How to make a bootable macOS Sierra (nee, OS X 10.12) installer drive

I’ve long recommended creating a bootable installer drive—on an external hard drive, thumb drive, or USB stick—for the version of OS X you’re running on your Mac.1 It’s great for installing the OS on multiple Macs, because you don’t have to download the ~5GB installer onto each computer, and it serves as a handy emergency disk if your Mac is experiencing problems. 2 Here’s this year’s version, for macOS Sierra (formerly known as OS X 10.12), of my annual how-to guide.

[Updated September 8, 2016 This article has been updated for the final release candidate (aka, GM) of macOS 10.12 Sierra. I’ll update the instructions again, if necessary, for the official version of Sierra when it’s released later this month.]

How do I get the Sierra installer?

Developers can get the Sierra GM through the developer download site. Non-developers can get the GM by signing up for the Public Beta program. Both groups get a redemption code to download the installer from the Mac App Store.

Warning: Even though the current version is widely described as the “golden master,” keep in mind that it’s technically called the final release candidate, which means that it’s possible it may not end up being the final release—Apple could discover bugs that get fixed before Sierra’s official September 20 debut. Though the GM should be safe, if you’re the cautious type, you shouldn’t install it on your only Mac unless you’re willing to deal with potential bugs and—worst-case scenario—data loss. My former Macworld colleague Serenity Caldwell wrote a good discussion about whether or not you should install the Sierra beta; some of that still applies to the GM.

What you need

To create a bootable Sierra installer drive, you just need the aforementioned Sierra installer and a Mac-formatted drive (a hard drive, solid-state drive [SSD], thumb drive, or USB stick) that’s big enough to hold the installer and all its data—an 8GB thumb drive is perfect. Your OS X user account must also have administrator privileges.

Your drive must be formatted as a Mac OS Extended (Journaled) volume with a GUID Partition Table. Macworld has a nice tutorial that explains how to properly format the drive.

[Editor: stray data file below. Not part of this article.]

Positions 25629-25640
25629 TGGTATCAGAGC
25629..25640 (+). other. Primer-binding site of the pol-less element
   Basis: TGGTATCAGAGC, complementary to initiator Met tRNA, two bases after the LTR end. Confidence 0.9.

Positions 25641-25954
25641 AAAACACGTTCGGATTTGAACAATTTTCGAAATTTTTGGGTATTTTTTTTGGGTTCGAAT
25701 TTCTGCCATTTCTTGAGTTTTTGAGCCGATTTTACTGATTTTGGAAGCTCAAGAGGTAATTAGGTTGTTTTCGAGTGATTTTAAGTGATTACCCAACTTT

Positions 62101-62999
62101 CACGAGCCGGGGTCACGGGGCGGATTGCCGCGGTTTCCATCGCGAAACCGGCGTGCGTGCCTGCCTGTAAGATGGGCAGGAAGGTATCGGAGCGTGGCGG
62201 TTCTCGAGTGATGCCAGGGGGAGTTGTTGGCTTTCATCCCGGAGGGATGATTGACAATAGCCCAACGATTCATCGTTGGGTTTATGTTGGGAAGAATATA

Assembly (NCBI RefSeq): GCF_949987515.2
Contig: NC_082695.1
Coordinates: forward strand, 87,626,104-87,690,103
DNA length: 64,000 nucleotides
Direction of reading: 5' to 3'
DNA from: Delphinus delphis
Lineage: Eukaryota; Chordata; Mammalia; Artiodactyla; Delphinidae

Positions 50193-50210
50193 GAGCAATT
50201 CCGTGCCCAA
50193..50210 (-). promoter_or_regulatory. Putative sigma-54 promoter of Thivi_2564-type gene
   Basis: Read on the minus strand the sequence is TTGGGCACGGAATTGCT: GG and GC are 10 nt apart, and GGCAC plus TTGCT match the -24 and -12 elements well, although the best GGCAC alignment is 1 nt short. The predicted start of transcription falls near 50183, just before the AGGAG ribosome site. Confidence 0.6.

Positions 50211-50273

Important: When you download the Sierra installer from the Mac App Store, it will be saved to your main Applications folder (/Applications); it must be in that location for the procedure below to work. However, if you run the installer—say, to install Sierra—from that location, the installer will delete itself after installation finishes. So if you plan to run the installer before making your bootable installer drive, first make a copy of the Installer in another folder or on another drive; before creating the bootable installer, move the installer back to the Applications folder. (If you’ve read this paragraph too late, and the installer has already deleted itself after an installation, you just need to re-download Sierra from the Mac App Store—via the Purchases tab—before you can make your bootable installer drive.)

The easiest way is createinstallmedia

Starting with Mavericks, hidden inside the OS X installer is a Unix program called createinstallmedia, provided by Apple specifically for creating a bootable installer drive. Using it requires the use of Terminal, but it works well, it’s official, and the procedure is easy enough: If you can copy and paste, you can do it.3

The only real drawback to createinstallmedia is that it doesn’t work under OS X 10.6 Snow Leopard—it requires OS X 10.7 Lion or later. But I suspect that the vast (vast) majority of people installing macOS 10.12 Sierra will have access to a Mac running 10.7 or later.